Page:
Every week, I hear of a new education customer who’s moved some part of their IT provision onto a Windows Azure cloud service. Sometimes it’s been the move of a complete service – like cloud-based email or collaboration tools – and other times it’s a part of the core IT infrastructure that’s supporting a specific application or business system.
The reasons that there are some many education users moving to the cloud seem to mainly be:
- Save capital costs – reduce the need for on site hardware saves on capital costs in terms of servers and other capital equipment (cooling etc)
- Save running costs – the basis of only activating cloud services when you need them means that for systems which have peak demand periods, followed by quieter periods, means that there’s cost savings easily available (for example, assessment systems, learning management systems, recruitment and registration systems)
- Save support costs – the cloud datacentres which allow you to migrate your education services to the cloud are fully managed, allowing you to move your application and data, without having the responsibility to manage the datacentre or the server systems
- Roll out projects more quickly – I’ve heard from plenty of education customers (especially in the business side of the organisation, rather than within IT) that it typically takes six weeks to get a server setup for a project, whereas it can be done in hours in the cloud – and scaled in the same way. So you can start a small project, and scale it as demand grows, rather than having to build for a million users on day one
The conversation I’ve had with a few customers in education is not about the “Why?” of moving education services to the cloud, but the “How?”. What they want to know is how to practically plan and implement a cloud migration for a specific service, and what are the gotchas to be aware of. Until yesterday, I’d often refer them to other Windows Azure case studies, and recommend they have a chat with existing users here in Australia. But yesterday I came across a new set of resources that can help:
Our Patterns & Practices team, have just published the third volume of their Cloud Development series – ‘Building Hybrid Applications in the Cloud on Windows Azure’, which looks at applications spanning cloud and on-premise systems, and how to architect applications that exist partly in the cloud, and partly within your corporate network. The three volumes in the series are:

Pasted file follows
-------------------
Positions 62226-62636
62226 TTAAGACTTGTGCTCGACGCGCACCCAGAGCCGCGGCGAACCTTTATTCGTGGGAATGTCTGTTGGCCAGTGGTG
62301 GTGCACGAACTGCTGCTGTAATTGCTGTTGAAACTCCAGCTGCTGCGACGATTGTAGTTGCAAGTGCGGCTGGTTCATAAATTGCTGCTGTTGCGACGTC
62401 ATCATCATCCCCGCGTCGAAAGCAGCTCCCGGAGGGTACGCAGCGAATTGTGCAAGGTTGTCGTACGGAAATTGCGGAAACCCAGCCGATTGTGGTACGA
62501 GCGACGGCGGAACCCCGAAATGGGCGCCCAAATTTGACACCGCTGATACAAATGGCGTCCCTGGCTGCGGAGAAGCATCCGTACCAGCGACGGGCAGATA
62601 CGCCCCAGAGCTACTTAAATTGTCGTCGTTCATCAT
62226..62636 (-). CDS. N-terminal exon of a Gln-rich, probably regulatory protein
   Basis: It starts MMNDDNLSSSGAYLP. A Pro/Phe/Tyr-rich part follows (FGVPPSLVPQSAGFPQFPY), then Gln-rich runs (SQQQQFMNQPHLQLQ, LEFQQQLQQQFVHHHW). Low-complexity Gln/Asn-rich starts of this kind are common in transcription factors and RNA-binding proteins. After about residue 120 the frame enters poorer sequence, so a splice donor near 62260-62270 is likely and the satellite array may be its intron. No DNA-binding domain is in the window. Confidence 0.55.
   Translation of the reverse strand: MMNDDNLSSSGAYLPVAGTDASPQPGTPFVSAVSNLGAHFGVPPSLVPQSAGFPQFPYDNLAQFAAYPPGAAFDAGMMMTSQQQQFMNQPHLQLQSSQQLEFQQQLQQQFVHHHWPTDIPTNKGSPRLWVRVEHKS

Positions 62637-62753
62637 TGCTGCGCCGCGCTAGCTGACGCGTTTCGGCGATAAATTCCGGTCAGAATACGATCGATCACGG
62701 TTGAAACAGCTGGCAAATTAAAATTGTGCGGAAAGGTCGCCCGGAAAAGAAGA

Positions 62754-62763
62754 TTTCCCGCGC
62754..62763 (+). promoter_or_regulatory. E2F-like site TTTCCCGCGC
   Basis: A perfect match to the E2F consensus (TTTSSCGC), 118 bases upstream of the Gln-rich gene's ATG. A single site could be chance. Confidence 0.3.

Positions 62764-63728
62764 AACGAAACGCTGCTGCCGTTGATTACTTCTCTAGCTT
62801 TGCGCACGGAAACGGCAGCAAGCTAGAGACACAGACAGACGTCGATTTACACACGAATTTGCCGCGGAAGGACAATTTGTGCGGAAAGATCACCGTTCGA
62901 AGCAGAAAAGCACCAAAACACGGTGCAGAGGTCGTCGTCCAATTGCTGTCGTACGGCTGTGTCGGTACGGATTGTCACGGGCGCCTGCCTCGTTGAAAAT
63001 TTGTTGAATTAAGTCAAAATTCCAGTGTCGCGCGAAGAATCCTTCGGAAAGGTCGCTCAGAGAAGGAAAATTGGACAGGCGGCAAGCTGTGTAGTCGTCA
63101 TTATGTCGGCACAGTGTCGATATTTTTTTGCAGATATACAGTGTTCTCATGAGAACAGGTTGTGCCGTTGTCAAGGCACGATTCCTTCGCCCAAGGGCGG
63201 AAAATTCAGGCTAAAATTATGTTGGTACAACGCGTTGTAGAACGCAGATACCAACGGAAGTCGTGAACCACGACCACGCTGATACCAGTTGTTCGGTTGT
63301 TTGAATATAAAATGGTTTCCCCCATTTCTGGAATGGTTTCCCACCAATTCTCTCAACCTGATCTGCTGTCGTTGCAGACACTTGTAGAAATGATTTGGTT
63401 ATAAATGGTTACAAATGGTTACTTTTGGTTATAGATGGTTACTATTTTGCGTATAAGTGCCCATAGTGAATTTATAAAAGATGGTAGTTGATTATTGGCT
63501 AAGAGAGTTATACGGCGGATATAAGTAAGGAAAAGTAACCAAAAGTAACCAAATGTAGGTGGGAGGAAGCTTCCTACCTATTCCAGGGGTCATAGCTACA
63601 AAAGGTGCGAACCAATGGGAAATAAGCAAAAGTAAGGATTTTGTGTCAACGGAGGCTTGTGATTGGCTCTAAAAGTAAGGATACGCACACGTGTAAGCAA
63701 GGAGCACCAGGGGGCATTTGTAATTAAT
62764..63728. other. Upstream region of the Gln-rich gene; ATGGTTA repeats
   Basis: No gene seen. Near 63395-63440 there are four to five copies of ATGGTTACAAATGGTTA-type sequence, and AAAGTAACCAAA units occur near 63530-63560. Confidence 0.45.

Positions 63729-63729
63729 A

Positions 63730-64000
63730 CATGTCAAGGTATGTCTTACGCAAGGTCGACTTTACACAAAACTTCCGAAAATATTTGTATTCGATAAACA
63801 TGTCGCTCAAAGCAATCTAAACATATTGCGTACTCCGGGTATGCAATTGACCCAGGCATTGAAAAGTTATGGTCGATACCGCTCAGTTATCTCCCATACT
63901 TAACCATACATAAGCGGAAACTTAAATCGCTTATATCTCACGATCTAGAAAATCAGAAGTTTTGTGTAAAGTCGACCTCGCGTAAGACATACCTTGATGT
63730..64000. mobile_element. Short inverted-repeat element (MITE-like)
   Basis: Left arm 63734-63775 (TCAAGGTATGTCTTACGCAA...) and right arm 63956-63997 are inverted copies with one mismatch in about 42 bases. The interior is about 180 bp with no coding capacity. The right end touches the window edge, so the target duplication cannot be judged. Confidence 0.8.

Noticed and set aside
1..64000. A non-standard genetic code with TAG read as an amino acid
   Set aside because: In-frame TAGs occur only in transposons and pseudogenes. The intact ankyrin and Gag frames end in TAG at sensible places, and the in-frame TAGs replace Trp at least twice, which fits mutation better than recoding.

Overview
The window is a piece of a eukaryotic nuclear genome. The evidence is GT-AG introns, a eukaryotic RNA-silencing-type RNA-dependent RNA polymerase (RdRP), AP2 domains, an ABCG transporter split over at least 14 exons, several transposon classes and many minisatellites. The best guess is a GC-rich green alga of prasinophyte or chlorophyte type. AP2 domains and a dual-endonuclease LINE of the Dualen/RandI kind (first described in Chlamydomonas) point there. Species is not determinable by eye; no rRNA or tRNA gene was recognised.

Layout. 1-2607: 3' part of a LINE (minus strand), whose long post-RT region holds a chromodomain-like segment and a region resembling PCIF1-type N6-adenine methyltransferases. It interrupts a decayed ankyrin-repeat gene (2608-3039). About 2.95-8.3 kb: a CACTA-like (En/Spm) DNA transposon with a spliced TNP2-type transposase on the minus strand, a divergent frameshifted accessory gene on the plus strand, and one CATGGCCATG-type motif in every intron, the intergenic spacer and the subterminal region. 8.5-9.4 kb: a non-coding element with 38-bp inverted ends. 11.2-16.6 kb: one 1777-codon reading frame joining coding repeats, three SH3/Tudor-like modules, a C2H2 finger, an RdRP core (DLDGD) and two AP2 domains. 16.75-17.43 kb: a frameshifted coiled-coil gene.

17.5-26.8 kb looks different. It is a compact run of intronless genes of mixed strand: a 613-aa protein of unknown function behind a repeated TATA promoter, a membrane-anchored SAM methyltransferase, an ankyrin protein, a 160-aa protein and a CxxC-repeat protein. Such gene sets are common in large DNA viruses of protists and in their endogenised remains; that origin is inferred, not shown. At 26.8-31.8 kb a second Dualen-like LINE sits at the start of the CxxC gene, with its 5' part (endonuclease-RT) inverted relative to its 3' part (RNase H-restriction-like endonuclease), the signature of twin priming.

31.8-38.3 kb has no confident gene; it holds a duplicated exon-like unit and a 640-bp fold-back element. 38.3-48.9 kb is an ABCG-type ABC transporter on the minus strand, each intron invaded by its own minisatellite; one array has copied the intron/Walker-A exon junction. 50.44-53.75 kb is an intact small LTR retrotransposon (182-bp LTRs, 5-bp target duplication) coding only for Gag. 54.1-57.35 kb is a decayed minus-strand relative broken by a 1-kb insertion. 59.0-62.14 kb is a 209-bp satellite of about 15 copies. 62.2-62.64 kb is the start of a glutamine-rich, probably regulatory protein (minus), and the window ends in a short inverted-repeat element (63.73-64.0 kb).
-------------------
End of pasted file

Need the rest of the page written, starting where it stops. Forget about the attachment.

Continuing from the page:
- Volume 1, Moving Applications to the Cloud,provides an introduction to Windows Azure, discusses the cost model and application life cycle management for cloud-based applications, and describes how to migrate an existing ASP.NET application to the cloud.
- Volume 2, Developing Applications for the Cloud, demonstrates how you can create from scratch a multi-tenant, Software as a Service application to run in the cloud by using the latest versions of the Windows Azure tools and the features of Windows Azure.
- Volume 3, Building Hybrid Applications in the Cloud on Windows Azure, focuses on applications that span the cloud and on-premises boundary, where some parts run in Windows Azure, while other parts are located inside the corporate network. It also describes how you can integrate these kinds of applications with external partners.
The latest guide describes how a fictitious corporation named Trey Research migrated its on-premises Orders application to a hybrid application that interacts with external transport partners using many features and services available in Windows Azure and SQL Azure. It also includes a series of appendices that document the use cases and challenges typically encountered in hybrid applications, and provide guidance on the technologies for addressing these challenges. It does it in a clear structure (see below) that tackles the tricky questions up front, and then talks about how to architect the system to address them.
The Patterns & Practices team is responsible for delivering applied engineering guidance that helps software architects, developers, and their teams take full advantage of Microsoft’s platform technologies in their custom application development efforts. The documentation is primarily intended for architects, developers, and IT professionals who design, build, or operate hybrid applications that need to integrate cloud and on-premises.